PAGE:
How to explain Artplay’s spiritual Castlevania reboot Bloodstained: Ritual of the Night to somebody not steeped in three decades’ worth of Castlevania games? Let’s take a cue from the title and say that playing it is like being trapped in a gigantic stained-glass window, crafted by the Devil himself.
Each pane is a room – a decadent little picture within the picture, criss-crossed by platforms and stairways – and every room has its demons, from high-kicking bunnygirls to gnashing dog’s heads. As Miriam, a woman part-crystal herself and with a cut-glass English accent to boot, your job is to eviscerate the lot with blade and sorcery, making your way to the top of the window where your nemesis Gebel awaits.
The world is a single, interconnected castle, rife with secret doors and crumbling walls (their presence sometimes given away on the map screen) and considerately dotted with teleportation chambers and save rooms. Routes feed back on themselves constantly, often returning you to a platform or treasure chest you couldn’t reach at first glance. And yet, there’s something thrillingly fragmentary about Bloodstained’s setting.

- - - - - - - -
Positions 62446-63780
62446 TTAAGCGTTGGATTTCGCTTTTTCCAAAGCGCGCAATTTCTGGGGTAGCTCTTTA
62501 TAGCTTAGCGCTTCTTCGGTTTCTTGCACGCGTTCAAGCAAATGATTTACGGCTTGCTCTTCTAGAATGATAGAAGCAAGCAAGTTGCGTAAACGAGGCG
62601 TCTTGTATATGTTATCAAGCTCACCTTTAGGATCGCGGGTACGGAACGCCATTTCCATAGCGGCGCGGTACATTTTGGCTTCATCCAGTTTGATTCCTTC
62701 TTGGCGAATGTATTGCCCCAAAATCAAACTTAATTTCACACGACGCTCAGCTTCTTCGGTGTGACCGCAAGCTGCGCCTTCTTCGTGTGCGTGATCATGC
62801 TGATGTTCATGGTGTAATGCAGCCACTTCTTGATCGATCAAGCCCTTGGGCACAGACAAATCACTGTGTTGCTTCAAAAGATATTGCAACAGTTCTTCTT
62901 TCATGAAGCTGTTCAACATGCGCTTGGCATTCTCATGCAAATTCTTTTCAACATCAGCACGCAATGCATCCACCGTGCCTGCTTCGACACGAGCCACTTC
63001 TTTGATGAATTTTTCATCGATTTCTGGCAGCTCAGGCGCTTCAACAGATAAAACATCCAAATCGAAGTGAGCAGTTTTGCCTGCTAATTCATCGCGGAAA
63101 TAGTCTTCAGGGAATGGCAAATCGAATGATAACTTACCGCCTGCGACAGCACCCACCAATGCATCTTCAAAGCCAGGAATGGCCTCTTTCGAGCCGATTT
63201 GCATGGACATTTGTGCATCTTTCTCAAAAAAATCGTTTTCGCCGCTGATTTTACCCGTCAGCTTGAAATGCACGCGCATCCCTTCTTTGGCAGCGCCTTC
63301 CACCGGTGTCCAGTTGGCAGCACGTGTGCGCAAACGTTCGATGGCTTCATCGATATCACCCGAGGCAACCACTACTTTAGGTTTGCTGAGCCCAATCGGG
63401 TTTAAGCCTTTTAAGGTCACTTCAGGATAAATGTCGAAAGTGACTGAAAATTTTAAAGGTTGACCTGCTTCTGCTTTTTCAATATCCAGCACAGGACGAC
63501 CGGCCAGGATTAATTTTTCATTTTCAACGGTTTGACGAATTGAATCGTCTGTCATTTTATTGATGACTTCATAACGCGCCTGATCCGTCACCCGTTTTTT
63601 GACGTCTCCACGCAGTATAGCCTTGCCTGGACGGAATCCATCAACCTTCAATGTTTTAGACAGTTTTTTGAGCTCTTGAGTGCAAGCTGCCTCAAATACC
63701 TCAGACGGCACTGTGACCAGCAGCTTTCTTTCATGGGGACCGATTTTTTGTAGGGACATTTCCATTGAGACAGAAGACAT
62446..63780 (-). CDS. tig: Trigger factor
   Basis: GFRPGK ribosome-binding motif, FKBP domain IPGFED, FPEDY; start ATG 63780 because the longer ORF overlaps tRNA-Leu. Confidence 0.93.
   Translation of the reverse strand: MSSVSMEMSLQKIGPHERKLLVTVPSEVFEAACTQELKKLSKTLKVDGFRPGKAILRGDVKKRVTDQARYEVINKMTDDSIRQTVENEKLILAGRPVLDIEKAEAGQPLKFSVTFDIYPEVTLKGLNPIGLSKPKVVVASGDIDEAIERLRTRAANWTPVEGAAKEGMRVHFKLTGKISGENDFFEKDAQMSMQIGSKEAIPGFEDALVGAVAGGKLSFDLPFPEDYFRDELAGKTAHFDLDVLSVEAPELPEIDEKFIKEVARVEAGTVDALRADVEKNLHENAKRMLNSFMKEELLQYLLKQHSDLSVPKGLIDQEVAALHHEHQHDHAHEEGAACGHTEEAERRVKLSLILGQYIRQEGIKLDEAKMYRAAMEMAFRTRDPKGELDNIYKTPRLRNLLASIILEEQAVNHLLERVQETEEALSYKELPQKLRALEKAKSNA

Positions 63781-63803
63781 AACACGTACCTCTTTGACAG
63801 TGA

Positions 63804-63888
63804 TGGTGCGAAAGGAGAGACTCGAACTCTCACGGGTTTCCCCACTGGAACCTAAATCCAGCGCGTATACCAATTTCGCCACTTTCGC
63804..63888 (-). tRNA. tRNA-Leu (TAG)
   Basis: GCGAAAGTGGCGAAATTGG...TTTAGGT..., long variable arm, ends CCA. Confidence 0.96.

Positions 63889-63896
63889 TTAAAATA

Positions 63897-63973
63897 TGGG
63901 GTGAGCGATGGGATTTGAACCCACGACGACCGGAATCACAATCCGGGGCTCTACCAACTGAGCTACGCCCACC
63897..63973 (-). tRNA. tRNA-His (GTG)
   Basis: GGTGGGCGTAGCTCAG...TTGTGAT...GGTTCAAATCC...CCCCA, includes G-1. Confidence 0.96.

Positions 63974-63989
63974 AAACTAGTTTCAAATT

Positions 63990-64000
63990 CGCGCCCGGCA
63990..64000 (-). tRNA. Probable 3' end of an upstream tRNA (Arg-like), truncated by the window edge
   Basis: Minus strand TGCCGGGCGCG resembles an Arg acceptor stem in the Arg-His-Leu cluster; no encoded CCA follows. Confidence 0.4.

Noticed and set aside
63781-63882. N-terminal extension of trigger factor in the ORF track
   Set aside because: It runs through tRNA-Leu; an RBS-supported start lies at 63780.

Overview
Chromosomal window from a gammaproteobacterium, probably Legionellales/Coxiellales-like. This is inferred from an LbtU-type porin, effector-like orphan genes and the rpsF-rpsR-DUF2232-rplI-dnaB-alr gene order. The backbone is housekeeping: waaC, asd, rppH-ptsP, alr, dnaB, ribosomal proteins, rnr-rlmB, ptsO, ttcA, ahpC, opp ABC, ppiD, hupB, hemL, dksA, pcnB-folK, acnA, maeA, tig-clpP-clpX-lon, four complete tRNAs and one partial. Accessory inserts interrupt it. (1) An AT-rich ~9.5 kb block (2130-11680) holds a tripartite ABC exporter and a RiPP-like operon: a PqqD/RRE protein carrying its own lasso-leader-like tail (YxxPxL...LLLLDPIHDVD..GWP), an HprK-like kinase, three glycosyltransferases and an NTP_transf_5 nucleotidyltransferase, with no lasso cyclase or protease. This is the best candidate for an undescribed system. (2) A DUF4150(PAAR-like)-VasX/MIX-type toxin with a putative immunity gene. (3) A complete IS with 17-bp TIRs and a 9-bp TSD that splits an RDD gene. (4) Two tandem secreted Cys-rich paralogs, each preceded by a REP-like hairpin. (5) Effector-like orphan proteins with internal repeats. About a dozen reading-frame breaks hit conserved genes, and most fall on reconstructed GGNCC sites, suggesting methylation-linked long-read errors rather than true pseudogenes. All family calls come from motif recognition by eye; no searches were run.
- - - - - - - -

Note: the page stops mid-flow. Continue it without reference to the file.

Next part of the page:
The rooms are grouped into regions – a hissing hydraulic library, a foggy underground railway, a moonlit courtyard – but they never quite join together plausibly. Each is its own dimension, a world unto itself, resisting its place in the whole.
Hallways full of clockwork gears suggest that you are navigating an enormous, interlocking machine, but then you stroll through a door into a temple apparently located on the surface of an asteroid. Though probably not intended as such, the repetition of certain room designs is wonderfully eerie, creating the sense that however high you climb, you are going nowhere. There’s a torchlit chamber with a bridge that crops up throughout as connective tissue, the menacing orchestral soundtrack stilling briefly as you travel from one region to another.
The décor itself is paralysingly busy. Every pillar has its clump of candles – it’d take an army of hellspawn just to keep them all lit – every rooftop its gargoyle, every square foot of plaster its gilded bas-relief. The 3D backdrops are so voluminous and ornate they inspire vertigo. Deep in the castle, vaulted roofs and crimson carpets repeat themselves into infinity. Outside, wrought-iron gardens roll away beneath a howling mid-noughties screensaver of a skybox.